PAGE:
One of my favorite projects as a builder was a home I designed and built for a dear couple in their 80s who lived in Long Island but wanted a home in Vermont to be near family there. I’ll call them the “Ps.”

Mr. P was way into the nuts and bolts of construction materials and technology, fixated on the utility room, and demanded smart-home-wired control panels and gadgets that he would never figure out how to use. I had to keep an eye on my tools whenever he showed up.

Mrs. P was all about the interior finishes: the colors, the carpets, the cabinets, the countertops—wood, tile, and hardware—and would tinker with the interior design for the rest of her life. We kept a full supply of change orders around for her.

But as focused as they were on these details, the Ps became lost every time we faced larger design issues—things like floor plan layout, dimensions and proportions, and architectural style, context, and consistency. Even the most explicit drawings, plans, and elevations didn’t seem to help. And so, when I needed input—or at least their approval—on design decisions and details, it was a challenge to pose the questions, propose the options, and present the design implications in understandable terms.

Mr. P’s eyes would glaze over—always a bad sign when it came to our design discussions. He’d rather focus on where his work bench was going to go in the garage than be bothered by overhang dimensions, trim details, and the like.

Mrs. P wasn’t in much better shape at these moments, but somehow, even though she didn’t quite grasp the nuances, she was inspired by the challenges and found faith in the process. And so every time she sensed Mr. P drifting away from reality, she’d dig in her heels, approve our recommendations, and then turn to him and—in a thick New York accent—emphatically say, “Joey ... it’s the architecture!” Simple as that.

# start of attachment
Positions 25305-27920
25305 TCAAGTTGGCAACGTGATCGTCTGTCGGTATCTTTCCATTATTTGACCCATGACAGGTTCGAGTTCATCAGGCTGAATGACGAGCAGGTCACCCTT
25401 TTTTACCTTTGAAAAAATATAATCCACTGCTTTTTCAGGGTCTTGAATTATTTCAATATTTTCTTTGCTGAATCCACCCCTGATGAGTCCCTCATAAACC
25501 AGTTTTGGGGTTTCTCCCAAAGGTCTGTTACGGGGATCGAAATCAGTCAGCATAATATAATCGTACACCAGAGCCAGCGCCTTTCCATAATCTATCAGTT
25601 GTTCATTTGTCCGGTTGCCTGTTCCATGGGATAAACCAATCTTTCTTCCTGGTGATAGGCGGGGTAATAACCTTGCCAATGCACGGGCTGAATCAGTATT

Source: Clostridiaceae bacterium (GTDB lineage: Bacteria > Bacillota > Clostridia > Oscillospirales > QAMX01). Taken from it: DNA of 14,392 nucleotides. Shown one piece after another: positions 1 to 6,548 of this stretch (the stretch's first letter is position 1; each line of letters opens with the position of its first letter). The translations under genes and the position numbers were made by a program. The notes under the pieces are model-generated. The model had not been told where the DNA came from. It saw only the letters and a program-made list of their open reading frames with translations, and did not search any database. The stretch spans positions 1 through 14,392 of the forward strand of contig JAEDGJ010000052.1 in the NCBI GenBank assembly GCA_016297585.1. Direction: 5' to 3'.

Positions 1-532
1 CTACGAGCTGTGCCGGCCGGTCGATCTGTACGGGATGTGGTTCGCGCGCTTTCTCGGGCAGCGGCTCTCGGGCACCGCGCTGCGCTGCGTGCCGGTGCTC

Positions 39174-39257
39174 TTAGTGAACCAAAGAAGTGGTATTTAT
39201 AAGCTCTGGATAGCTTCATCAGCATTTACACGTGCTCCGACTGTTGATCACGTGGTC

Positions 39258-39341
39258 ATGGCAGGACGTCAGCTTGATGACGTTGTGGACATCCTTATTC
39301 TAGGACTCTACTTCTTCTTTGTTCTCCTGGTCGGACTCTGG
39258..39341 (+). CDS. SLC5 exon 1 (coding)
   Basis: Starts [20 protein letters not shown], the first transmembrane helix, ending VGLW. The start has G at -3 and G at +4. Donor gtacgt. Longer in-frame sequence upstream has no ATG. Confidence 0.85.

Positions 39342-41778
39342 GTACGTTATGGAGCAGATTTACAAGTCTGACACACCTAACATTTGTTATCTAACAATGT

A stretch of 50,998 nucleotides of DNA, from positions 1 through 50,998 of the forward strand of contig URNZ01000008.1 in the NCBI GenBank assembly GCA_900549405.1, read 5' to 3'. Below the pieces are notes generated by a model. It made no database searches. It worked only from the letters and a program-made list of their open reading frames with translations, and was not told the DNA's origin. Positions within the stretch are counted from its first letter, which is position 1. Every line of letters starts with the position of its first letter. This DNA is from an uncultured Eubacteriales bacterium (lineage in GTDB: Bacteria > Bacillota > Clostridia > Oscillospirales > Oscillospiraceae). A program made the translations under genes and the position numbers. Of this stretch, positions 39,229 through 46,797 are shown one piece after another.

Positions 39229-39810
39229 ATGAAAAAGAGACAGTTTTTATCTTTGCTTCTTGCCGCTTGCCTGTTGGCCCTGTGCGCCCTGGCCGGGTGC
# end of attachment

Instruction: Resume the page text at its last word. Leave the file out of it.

This must have played out at least 30 times—all with the same result. I loved her for trusting the design process. I loved him for trusting her. And ultimately, I loved them both for trusting me, which inspired my deepest loyalty, greatest focus, and my best work.

But for every design decision I had the pleasure of guiding them though, there were dozens of other decisions I had already made about their home that were implicit, underlying performance features built into every Grafton Builders’ home. Because over years of intense pursuit, we had worked out our best-practice specs and detailing to assure the comfort, efficiency, and durability of every home we built. And that’s what freed me up so that I could focus—with the Ps—on the architecture.

In many ways I feel that the industry has reached a similar stage, entering a new era in sustainable design where we’re moving past the gadgets and gizmos, standardizing basic building science and high-performance practices, and freeing ourselves to listen to the architecture.

The fact that architecture is reemerging as the driving force in sustainable design is evident in the 17 winners of this year’s EcoHome Design Awards presented on page 25. And because we require eligible entries to have received third-party certification within a recognized voluntary rating system, the judges were free to focus on the design elements, assured that the performance features were implicit for each project.

Certainly there are different levels of effort and resulting performance that can be achieved, influenced by budget, market, and location. But the award-winning projects selected by this year’s jury represent this trend. When you build performance into every project, you’re free to remind yourself, in the words of dear Mrs. P—“It’s the architecture!”